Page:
Just as the young hockey season was getting to be unbelievable with such absurd happenings as the Buffalo Sabres and the Detroit Red Wings skating along undefeated, the ice melting in Philadelphia, the Rangers routing the Bruins, Rocket Richard resigning after a week as coach in Quebec City—and now the Vancouver Canucks, fresh from a 6-0 pasting in Buffalo, chasing the Montreal Canadiens out of the Forum—along came Serge Savard to help restore some of the old order. Led by Savard's bold rushes, the Canadiens stormed back to tie the score 3-3 in Saturday night's game, and early in the third period there went Savard again, cutting between and around the exasperated Vancouver defensemen. Suddenly Savard passed the puck—and there was Marc Tardif alone in front for an easy goal; the Canadiens ultimately won the game 5-3.
Savard's all-round excellence helped keep the Canadiens undefeated, too, but more than that it was a heartening reminder that this aggressive defenseman, badly damaged goods not so long ago, is hale once again.
Off the ice Savard is chief needier of the Canadiens, and he seemed a bit worried one day as he looked around the dressing room for his next victim. "Sometime I'm going to run into a guy who's sore," he said. "That will be the end of it." Just then the normally moody and aloof Frank Mahovlich walked by. "Hey, Frank," Savard called, "I see where some more poor Canadian tourists are stuck in Europe. Only crooks like you run travel agencies." Mahovlich, who operates a travel business in Toronto, laughed it off, but his brother Pete wasn't so jolly. "Savard," Pete said, "if you were a horse you'd be out to pasture now with all those other broken-down nags you own."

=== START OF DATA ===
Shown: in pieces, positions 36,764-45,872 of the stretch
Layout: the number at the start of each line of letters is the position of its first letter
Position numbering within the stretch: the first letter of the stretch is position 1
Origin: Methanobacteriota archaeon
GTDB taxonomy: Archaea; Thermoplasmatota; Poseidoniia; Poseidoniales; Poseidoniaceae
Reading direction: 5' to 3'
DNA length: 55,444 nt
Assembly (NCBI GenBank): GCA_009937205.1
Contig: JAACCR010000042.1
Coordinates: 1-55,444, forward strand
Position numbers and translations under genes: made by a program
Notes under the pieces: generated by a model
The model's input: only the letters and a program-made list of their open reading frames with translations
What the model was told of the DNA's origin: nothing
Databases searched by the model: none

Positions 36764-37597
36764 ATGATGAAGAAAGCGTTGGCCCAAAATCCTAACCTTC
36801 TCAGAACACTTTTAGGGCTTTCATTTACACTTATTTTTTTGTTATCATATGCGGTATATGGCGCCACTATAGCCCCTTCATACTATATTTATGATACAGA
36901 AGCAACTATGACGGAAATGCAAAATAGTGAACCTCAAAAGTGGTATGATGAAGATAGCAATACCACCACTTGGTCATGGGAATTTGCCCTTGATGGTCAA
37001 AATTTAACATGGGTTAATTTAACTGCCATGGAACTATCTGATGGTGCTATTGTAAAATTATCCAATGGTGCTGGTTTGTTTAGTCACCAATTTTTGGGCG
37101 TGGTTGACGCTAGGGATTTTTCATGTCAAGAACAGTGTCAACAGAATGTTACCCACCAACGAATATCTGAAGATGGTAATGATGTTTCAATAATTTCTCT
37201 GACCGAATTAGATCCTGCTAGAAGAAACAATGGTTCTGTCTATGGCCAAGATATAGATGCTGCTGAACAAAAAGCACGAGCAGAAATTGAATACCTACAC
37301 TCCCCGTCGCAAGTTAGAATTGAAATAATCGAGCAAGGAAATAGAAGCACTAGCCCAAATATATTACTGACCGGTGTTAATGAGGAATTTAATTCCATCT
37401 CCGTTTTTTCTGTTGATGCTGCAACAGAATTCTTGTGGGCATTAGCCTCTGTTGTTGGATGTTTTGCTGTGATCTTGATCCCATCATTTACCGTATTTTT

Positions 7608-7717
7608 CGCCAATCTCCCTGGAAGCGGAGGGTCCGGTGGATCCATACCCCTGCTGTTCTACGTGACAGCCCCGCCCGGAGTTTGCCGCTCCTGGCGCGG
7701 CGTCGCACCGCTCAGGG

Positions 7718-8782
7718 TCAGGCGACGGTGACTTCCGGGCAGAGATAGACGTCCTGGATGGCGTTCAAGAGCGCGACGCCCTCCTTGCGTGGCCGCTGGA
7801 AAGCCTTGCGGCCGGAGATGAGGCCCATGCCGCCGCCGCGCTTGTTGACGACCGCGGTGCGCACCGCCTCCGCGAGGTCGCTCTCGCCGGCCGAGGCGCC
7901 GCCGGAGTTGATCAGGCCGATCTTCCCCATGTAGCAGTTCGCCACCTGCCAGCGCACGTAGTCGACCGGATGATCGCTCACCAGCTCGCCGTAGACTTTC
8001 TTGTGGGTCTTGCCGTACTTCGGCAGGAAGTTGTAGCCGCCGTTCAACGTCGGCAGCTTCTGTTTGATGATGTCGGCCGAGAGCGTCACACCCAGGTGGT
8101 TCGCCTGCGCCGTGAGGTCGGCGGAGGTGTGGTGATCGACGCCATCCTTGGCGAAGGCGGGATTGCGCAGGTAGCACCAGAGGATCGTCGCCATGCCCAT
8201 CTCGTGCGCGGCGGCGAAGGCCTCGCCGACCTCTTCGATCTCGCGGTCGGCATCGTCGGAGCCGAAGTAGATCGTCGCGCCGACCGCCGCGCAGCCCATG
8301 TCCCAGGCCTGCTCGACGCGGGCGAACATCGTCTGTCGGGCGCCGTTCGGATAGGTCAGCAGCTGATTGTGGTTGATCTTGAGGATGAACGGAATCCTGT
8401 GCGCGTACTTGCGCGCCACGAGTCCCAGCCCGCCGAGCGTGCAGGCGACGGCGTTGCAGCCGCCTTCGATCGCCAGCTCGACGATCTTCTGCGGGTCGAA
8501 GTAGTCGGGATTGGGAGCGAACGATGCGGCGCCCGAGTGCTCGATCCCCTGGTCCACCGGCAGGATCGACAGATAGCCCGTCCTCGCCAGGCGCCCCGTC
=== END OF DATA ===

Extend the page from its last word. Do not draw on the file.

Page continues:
On the contrary, Savard's four harness horses are not quite ready for retirement, and neither is their broken-down owner, who in the last three years has shattered his left leg twice and cracked and gashed his right ankle. Twice doctors suggested that he forget about playing hockey and concentrate on the lucrative Quebec lottery franchise he operates in Montreal, and twice he told them, "I will—the next time."
October 30, 1972
Savard's return to the swirling, dashing form he displayed as Montreal won the Stanley Cup in 1969 has greatly inspired the 1972 Canadiens—just as it did Team Canada against the Russians last month. Savard was able to play in only rive games against Russia, but Canada won four of them and tied the fifth. "He played like the old Savard," said Canada Coach Harry Sinden.
The old Savard—the 23-year-old Savard of 1969—was the apparent successor to Jean Beliveau as leader of the Canadiens. According to tradition, that man must be of French stock—a Beliveau, a Rocket Richard, a Howie Morenz. And there he was, Montreal born and bred, a graduate of the Junior Canadiens and already a Stanley Cup hero. "Everything was made for him," Beliveau says.
The troubles began March 11, 1970 when Savard crashed into a goalpost and fractured both the tibia and fibula in his left leg. "I had three operations within the next week," he says. "They had to insert two pins in the leg to keep it together." Without Savard the Canadiens missed the cup playoffs for the first time in 22 years.